The Root As Concentric Cylinders--Primary Growth

The basic organization of roots is in layers of cylinders. In roots exhibiting only primary growth, the outermost cylinder consists of the dermal layer which is made up of epidermal cells. There are also root hairs which are unicellular extensions in the epidermis that function in the uptake of water and other nutrients. The next cylinder is a layer of ground tissue called the cortex. It is made up of parenchyma cells. The next layer, the endodermis, which is the innermost layer of the cortex, is distinct from the rest of the cortex for a few reasons. The most important distiguishing factor is the casparian strip, a layer of a waxy substance called suberin that has been embedded into the endodermal cell wall.The casparian strip prevents the passage of water and other molecules through the endodermis via an apoplastic pathway. Right inside of the endodermis is the pericycle, a layer of meristematic cells that functions in the formation of lateral roots, the vascular cambium, and the cork cambium. The final cylinder consists of vascular tissue that functions in the transport of water, sugars, and other nutrients up and down the plant.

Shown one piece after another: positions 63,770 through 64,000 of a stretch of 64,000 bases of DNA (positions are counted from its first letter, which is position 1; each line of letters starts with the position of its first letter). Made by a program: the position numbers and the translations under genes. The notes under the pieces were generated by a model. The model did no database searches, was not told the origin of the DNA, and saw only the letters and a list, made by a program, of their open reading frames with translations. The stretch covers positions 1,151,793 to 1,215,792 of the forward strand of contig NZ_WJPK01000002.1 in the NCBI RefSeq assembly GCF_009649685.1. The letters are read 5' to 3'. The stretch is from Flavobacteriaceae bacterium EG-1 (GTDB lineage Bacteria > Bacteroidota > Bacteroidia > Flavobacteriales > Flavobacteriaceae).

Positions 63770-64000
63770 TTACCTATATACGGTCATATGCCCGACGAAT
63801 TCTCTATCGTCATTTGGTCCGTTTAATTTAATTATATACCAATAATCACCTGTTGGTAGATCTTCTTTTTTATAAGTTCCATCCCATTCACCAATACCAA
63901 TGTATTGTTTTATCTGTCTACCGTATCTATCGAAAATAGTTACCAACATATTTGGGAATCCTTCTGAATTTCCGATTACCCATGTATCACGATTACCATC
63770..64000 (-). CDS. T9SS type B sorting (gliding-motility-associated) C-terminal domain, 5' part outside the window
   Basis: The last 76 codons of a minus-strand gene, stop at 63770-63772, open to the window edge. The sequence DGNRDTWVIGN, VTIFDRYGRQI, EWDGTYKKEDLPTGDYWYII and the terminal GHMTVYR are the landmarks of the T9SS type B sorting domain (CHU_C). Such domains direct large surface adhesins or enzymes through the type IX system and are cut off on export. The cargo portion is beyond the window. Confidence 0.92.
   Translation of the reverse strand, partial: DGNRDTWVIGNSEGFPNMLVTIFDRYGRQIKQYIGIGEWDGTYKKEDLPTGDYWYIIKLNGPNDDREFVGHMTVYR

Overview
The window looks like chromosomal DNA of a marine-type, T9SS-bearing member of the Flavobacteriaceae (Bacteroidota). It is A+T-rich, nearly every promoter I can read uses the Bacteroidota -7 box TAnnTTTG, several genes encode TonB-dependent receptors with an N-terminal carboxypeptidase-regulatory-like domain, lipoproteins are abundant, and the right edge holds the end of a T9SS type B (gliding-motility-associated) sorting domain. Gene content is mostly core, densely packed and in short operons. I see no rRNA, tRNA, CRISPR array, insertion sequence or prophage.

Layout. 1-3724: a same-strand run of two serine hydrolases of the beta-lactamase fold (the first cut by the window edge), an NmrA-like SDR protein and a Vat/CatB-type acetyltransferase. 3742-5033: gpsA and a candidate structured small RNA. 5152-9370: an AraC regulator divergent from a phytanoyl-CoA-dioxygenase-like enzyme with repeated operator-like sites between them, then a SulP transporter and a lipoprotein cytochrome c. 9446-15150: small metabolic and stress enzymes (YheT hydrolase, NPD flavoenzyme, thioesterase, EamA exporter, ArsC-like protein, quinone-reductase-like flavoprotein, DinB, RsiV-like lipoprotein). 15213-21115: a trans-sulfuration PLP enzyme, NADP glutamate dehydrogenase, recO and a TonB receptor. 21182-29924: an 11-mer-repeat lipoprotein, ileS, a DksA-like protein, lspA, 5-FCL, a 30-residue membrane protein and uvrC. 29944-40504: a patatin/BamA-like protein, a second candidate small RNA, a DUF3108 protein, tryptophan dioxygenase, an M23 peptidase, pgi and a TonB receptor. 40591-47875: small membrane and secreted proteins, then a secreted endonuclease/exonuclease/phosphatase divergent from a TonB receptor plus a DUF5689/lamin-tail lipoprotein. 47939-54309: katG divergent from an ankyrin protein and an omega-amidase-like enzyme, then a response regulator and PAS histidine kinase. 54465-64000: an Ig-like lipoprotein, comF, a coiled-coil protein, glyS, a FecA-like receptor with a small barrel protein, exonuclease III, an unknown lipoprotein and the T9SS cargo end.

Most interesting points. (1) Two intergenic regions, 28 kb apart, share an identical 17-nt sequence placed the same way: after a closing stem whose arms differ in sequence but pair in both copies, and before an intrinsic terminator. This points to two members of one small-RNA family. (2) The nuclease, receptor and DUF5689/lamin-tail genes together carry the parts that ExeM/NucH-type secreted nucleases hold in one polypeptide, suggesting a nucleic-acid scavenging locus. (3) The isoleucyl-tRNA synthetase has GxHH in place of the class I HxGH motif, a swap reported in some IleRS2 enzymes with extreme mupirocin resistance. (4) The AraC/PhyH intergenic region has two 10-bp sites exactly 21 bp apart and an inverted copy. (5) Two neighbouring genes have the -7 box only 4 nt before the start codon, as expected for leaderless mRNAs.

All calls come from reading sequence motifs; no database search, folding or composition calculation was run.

This is a photograph of primary growth in tomato roots.
A closer look at the vascular cylinder allows us to more clearly see the different cell layers.

In order to show the casparian strip in the root endodermis, we used a special dye that stains suberin and glows under a fluorescent light. This photograph shows where the endodermis is situated in this root. Note also where the two lateral roots are emerging. They arise from the pericycle, the layer right inside of the endodermis.

© Thomas L. Rost 1996
Section of Plant Biology Division of Biological Sciences